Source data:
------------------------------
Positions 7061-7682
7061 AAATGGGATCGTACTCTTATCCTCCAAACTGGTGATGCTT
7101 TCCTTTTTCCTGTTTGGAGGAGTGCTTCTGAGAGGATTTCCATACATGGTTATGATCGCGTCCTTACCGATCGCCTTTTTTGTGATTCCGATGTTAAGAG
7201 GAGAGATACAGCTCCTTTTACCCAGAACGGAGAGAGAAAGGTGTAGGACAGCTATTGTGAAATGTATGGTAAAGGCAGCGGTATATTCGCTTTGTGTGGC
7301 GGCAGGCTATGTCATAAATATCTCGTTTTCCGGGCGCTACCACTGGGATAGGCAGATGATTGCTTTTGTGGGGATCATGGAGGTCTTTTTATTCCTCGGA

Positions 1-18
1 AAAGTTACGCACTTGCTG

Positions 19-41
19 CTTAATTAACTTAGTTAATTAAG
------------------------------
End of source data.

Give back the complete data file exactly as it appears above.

Positions 7061-7682
7061 AAATGGGATCGTACTCTTATCCTCCAAACTGGTGATGCTT
7101 TCCTTTTTCCTGTTTGGAGGAGTGCTTCTGAGAGGATTTCCATACATGGTTATGATCGCGTCCTTACCGATCGCCTTTTTTGTGATTCCGATGTTAAGAG
7201 GAGAGATACAGCTCCTTTTACCCAGAACGGAGAGAGAAAGGTGTAGGACAGCTATTGTGAAATGTATGGTAAAGGCAGCGGTATATTCGCTTTGTGTGGC
7301 GGCAGGCTATGTCATAAATATCTCGTTTTCCGGGCGCTACCACTGGGATAGGCAGATGATTGCTTTTGTGGGGATCATGGAGGTCTTTTTATTCCTCGGA

Positions 1-18
1 AAAGTTACGCACTTGCTG

Positions 19-41
19 CTTAATTAACTTAGTTAATTAAG